Alaska Purchase and the Klondike Gold Rush

Alaska Purchase and the Klondike Gold Rush (Illustration) Native-Americans and First Peoples  Famous Historical Events Government Nineteenth Century Life American History

On March 30, 1867, Secretary of State William Seward (who survived an assassination attempt the night President Lincoln was shot) agreed to buy Alaska from Russia for $7.2 million.

This is the Warrant which America issued to buy the land.  We learn the following information about the check, and the purchase, from the U.S. National Archives:

In 1866 the Russian government offered to sell the territory of Alaska to the United States. Secretary of State William H. Seward, enthusiastic about the prospects of American Expansion, negotiated the deal for the Americans. Edouard de Stoeckl, Russian minister to the United States, negotiated for the Russians. On March 30, 1867, the two parties agreed that the United States would pay Russia $7.2 million for the territory of Alaska.

For less that 2 cents an acre, the United States acquired nearly 600,000 square miles. Opponents of the Alaska Purchase persisted in calling it “Seward’s Folly” or “Seward’s Icebox” until 1896, when the great Klondike Gold Strike convinced even the harshest critics that Alaska was a valuable addition to American territory.

The check for $7.2 million was made payable to the Russian Minister to the United States Edouard de Stoeckl, who negotiated the deal for the Russians.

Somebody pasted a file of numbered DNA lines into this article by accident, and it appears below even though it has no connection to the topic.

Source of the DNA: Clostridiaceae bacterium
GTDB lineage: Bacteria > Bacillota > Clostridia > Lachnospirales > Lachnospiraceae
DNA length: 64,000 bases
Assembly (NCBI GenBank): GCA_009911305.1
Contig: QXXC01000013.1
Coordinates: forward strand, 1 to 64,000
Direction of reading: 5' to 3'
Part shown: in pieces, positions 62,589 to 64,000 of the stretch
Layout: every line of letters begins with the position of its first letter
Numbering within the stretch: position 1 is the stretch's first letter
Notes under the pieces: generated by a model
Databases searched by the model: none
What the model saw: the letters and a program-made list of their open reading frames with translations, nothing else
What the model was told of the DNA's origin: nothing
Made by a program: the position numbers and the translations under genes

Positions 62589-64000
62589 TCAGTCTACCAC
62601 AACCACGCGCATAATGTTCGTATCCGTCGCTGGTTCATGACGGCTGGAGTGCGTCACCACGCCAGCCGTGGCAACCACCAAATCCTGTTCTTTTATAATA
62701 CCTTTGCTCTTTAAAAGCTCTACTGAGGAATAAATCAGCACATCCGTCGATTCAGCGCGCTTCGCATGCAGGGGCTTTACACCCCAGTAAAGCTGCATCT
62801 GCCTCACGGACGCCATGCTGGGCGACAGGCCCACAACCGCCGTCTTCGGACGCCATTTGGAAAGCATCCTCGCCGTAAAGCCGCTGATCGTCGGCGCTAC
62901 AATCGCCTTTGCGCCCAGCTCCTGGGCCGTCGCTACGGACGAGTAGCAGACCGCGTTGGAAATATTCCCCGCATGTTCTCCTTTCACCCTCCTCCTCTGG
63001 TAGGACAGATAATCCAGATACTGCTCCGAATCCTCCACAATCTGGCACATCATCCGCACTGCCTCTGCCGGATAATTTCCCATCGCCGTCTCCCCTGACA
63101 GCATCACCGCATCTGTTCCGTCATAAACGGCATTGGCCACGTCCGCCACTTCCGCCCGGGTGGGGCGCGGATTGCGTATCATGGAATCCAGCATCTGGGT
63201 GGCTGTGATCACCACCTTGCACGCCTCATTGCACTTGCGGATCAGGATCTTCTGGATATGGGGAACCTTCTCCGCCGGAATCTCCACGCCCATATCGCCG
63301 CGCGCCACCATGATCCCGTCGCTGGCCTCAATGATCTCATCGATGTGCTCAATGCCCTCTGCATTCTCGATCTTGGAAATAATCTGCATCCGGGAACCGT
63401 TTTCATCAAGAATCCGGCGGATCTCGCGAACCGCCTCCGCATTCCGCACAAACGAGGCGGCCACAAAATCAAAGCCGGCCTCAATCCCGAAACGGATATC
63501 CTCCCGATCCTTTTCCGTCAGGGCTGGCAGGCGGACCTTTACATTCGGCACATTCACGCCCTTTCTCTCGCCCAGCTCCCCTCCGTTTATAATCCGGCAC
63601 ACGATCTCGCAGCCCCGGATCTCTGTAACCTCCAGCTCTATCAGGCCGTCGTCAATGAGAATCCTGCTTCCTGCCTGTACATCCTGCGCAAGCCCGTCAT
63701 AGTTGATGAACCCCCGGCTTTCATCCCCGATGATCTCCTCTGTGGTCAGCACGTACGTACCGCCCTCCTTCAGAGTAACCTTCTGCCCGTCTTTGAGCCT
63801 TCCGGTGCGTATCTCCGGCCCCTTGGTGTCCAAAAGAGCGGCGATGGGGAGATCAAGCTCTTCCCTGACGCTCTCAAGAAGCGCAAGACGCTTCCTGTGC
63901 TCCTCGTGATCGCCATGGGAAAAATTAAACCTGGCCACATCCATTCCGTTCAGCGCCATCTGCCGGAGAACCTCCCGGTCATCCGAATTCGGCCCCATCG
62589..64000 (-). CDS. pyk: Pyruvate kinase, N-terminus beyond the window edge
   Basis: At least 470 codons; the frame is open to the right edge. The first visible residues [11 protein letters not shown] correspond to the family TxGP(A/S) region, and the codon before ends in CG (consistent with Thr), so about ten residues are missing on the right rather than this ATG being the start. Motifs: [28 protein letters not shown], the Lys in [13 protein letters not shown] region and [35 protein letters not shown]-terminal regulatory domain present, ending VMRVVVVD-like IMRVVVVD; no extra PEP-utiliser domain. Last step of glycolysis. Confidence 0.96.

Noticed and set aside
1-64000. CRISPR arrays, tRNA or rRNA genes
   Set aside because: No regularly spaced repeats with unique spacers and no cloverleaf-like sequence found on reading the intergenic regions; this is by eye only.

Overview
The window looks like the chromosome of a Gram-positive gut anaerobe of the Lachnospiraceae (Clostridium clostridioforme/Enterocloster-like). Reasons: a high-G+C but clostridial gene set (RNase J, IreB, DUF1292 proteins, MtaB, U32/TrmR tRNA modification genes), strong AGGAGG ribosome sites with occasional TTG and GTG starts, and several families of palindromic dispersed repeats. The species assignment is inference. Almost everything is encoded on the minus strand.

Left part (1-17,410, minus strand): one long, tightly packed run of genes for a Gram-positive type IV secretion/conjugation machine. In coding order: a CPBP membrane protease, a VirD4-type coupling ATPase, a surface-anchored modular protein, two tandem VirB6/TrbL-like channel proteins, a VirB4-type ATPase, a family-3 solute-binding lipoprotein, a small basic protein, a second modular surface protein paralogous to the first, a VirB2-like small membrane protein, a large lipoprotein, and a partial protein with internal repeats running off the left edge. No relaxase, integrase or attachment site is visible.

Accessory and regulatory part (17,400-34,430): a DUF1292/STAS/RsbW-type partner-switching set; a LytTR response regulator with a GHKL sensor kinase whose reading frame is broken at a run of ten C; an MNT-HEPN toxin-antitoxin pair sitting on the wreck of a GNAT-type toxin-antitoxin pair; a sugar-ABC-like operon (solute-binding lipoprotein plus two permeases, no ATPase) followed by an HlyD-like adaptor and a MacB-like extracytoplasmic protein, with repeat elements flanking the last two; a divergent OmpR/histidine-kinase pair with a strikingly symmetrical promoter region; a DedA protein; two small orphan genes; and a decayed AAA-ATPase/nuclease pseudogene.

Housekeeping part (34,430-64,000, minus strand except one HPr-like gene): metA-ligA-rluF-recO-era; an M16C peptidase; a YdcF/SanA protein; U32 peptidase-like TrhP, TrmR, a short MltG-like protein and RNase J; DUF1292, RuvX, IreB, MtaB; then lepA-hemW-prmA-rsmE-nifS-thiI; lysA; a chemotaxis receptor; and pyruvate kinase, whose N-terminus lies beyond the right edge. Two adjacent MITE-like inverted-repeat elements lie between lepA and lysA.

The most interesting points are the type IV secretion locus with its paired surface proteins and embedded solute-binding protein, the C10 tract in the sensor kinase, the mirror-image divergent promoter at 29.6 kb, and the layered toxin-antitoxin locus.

The “great Klondike Gold Strike” began on August 16, 1896 when three men found gold—ultimately, lots of gold—in Rabbit Creek near the town of Dawson (in the Yukon region of Canada). Those three men were Skookum Jim Mason and Tagish Charlie (members of Canada’s “First People”) along with George Carmack (a chap from Seattle).

Claims to the various gold sites were already staked long before gold-seeking “Klondikers” (100,000 of them, give or take) began the long, arduous journey to the Yukon. Historians estimate that only 30,000 actually arrived.

Those who profited most from the gold rush were known as “Klondike Kings.” At least one of America’s most-well-known fortunes had its start in the Yukon (as we learn from the University of Washington):

The Klondike Kings quickly became very rich. It is estimated that over one billion dollars worth of gold was found, adjusted to late 20th century standards. Others found their fame and fortune in different manners.

Jack London became well-known by writing of his experiences in the Klondike. Fred Trump, grandfather of late-20th-century billionaire Donald Trump [and an immigrant from Kallstadt, Germany who married Elisabeth Christ, his Kallstadt neighbor, and died during the Spanish Flu Pandemic of 1918], earned his fortune running the Arctic Restaurant and Hotel [which featured gambling and "sporting ladies"] in Bennett, British Columbia, along the Chilkoot Trail.

As J.R.R. Tolkien penned for Bilbo Baggins (in "The Riddle of Strider"), however: 

All that is gold does not glitter.

Would-be gold prospectors never made much money at all, let alone fortunes. But ... when gold was discovered in Nome (in 1899), Klondikers moved-on to search for fame and fortune there.

It was a mere 32 years after America had finalized the Alaska Purchase.

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Author: Carole D. Bos, J.D. 5183stories and lessons created

Original Release: Sep 22, 2013

Updated Last Revision: Aug 17, 2019

Media Credits

Image online, U.S. National Archives.


Information and quoted passage, regarding the Alaska Purchase, from Our Documents web site.




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"Alaska Purchase and the Klondike Gold Rush" AwesomeStories.com. Sep 22, 2013. Aug 17, 2019.
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